News ID: 365830
Publish Date: 22 September 2012 - 09:17
Navideshahed: The Khabarovsk and Komsomolsk-on-Amur prosecutors have warned heads of the Khabarovsk Territory's nine largest internet providers, whose offices are located in Khabarovsk and Komsomolsk-on-Amur, that it is illegal to distribute content of extremist nature online, and this includes the "Innocence of Muslims" film, the Khabarovsk Territory prosecutor's office reported on Thursday.

The prosecutors have also looked into whether the anti-extremism legislation has been abided by, in particular, its provisions banning the distribution of extremist material on the Internet.

The prosecutors of Chukotka, Altai Republic, Khakassia, Kabardino-Balkaria, Omsk Region and Ingushetia have already submitted similar requests to Internet providers in their regions.

Providers in Ingushetia have already said that without the court's permission they will not be able to limit access to websites where Innocence of Muslims has been posted, otherwise they run the risk of being sued.

Previously, access to YouTube was suspended for several hours by Rostelecom, Russia's one of the largest telecoms operator, in the Russia's Omsk Region in response to a letter sent by the regional prosecutor's office urging the company to stop distributing "Innocence of Muslims" for fear that the film would disseminate extremist ideas. Access resumed several hours later.

Mass demonstrations have broken out in Egypt, Libya, Tunisia, and Sudan, as well as in other predominantly Muslim countries. US Ambassador to Libya Christopher Stevens was killed along with three colleagues when rioters attacked the U.S. consulate in Benghazi on September 11.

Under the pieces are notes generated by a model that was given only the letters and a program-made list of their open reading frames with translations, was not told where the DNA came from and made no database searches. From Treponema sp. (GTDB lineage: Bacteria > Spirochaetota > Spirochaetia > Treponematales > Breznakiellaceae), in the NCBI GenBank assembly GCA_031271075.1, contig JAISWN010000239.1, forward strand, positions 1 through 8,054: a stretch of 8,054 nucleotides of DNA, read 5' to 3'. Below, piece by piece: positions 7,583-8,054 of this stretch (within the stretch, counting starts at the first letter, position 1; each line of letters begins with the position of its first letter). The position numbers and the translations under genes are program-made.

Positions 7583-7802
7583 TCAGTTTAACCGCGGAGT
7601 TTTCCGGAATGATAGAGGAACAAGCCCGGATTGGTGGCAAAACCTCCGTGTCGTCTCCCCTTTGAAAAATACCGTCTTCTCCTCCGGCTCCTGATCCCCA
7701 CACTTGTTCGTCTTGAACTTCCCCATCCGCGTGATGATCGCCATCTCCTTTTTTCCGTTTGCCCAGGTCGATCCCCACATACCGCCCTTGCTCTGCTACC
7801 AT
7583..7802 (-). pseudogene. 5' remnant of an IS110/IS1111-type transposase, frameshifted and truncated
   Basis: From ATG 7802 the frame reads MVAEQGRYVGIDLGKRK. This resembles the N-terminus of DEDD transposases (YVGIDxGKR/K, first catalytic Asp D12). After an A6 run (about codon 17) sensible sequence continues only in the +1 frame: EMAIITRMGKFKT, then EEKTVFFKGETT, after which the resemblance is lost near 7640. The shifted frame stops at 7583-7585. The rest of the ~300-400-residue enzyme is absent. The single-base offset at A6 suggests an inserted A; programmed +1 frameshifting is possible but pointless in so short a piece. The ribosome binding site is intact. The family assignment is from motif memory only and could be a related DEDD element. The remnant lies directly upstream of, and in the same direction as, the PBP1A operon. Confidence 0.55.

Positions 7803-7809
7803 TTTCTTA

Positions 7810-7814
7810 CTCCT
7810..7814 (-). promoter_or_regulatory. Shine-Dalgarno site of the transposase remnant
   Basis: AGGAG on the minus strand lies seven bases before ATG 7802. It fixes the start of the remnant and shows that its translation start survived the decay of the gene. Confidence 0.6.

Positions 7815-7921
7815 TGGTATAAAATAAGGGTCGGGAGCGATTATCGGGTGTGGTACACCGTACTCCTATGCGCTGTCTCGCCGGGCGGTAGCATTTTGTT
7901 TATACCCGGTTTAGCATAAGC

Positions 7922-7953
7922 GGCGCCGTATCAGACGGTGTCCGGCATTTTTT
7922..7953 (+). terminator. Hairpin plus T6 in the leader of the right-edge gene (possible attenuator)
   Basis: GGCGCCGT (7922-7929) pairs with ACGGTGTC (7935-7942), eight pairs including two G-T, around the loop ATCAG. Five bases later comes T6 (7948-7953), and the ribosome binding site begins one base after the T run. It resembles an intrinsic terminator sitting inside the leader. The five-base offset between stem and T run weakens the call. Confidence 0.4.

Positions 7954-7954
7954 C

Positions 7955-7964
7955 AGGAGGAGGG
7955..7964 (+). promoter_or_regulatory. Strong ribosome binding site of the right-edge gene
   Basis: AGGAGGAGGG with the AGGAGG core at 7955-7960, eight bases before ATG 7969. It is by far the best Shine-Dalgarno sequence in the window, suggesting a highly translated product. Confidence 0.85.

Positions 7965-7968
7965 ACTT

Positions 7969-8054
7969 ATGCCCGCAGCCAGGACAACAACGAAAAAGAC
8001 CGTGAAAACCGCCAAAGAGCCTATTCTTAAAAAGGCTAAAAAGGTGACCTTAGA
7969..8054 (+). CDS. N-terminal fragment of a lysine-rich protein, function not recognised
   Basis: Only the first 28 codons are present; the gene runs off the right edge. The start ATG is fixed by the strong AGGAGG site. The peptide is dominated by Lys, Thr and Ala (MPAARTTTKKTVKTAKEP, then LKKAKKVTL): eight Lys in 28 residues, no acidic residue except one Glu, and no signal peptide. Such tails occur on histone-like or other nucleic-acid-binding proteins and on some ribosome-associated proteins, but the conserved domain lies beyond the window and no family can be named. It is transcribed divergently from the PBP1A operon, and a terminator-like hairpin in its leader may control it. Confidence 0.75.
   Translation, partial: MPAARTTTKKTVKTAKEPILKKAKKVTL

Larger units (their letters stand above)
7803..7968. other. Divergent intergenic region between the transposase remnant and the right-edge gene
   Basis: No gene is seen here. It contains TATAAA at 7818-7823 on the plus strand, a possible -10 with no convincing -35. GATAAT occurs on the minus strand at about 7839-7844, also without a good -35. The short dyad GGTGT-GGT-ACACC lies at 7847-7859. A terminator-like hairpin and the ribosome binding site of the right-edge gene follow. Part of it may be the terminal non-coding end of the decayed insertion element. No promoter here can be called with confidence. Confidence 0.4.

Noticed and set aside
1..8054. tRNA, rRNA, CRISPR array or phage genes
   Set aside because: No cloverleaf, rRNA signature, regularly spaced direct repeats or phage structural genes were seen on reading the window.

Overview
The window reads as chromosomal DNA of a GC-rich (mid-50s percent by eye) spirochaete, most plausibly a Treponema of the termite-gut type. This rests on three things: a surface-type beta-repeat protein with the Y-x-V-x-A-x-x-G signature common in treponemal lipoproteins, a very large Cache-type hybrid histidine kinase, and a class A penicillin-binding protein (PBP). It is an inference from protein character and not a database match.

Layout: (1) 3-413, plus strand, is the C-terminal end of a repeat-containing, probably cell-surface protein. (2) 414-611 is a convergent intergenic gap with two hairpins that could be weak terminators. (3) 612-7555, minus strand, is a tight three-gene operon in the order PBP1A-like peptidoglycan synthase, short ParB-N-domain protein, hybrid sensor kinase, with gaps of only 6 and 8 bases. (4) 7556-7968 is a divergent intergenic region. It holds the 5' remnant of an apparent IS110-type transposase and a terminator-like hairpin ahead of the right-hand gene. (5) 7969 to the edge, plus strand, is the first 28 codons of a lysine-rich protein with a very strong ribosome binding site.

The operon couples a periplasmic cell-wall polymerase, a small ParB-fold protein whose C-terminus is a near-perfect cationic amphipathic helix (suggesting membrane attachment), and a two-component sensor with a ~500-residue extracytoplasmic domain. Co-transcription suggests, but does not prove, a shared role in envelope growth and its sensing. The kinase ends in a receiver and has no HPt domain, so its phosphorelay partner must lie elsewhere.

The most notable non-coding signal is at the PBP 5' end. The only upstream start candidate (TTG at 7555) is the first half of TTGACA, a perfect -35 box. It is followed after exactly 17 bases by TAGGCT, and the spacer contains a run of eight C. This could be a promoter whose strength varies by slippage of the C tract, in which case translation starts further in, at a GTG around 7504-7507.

A 14-minute US-made film trailer released last week on YouTube is thought to portray Muslims and the Prophet Muhammad in a negative light.

The United States is strengthening the security of its diplomatic staff in countries where they may be subject to attack, while a number of Eastern countries have blocked the access to the film. At the same time, Google has rejected requests that it completely remove clips of the film from its video-hosting sections.

The End
Source: rapsinews

The prosecutors have also looked into whether the anti-extremism legislation has been abided by, in particular, its provisions banning the distribution of extremist material on the Internet. The prosecutors of Chukotka, Altai Republic, Khakassia, Kabardino-Balkaria, Omsk Region and Ingushetia have already submitted similar requests to Internet providers in their regions. Providers in Ingushetia have already said that without the court's permission they will not be able to limit access to websites where Innocence of Muslims has been posted, otherwise they run the risk of being sued. Previously, access to YouTube was suspended for several hours by Rostelecom, Russia's one of the largest telecoms operator, in the Russia's Omsk Region in response to a letter sent by the regional prosecutor's office urging the company to stop distributing "Innocence of Muslims" for fear that the film would disseminate extremist ideas. Access resumed several hours later. Mass demonstrations have broken out in Egypt, Libya, Tunisia, and Sudan, as well as in other predominantly Muslim countries. US Ambassador to Libya Christopher Stevens was killed along with three colleagues when rioters attacked the U.S. consulate in Benghazi on September 11. A 14-minute US-made film trailer released last week on YouTube is thought to portray Muslims and the Prophet Muhammad in a negative light. The United States is strengthening the security of its diplomatic staff in countries where they may be subject to attack, while a number of Eastern countries have blocked the access to the film. At the same time, Google has rejected requests that it completely remove clips of the film from its video-hosting sections. The End Source: rapsinews
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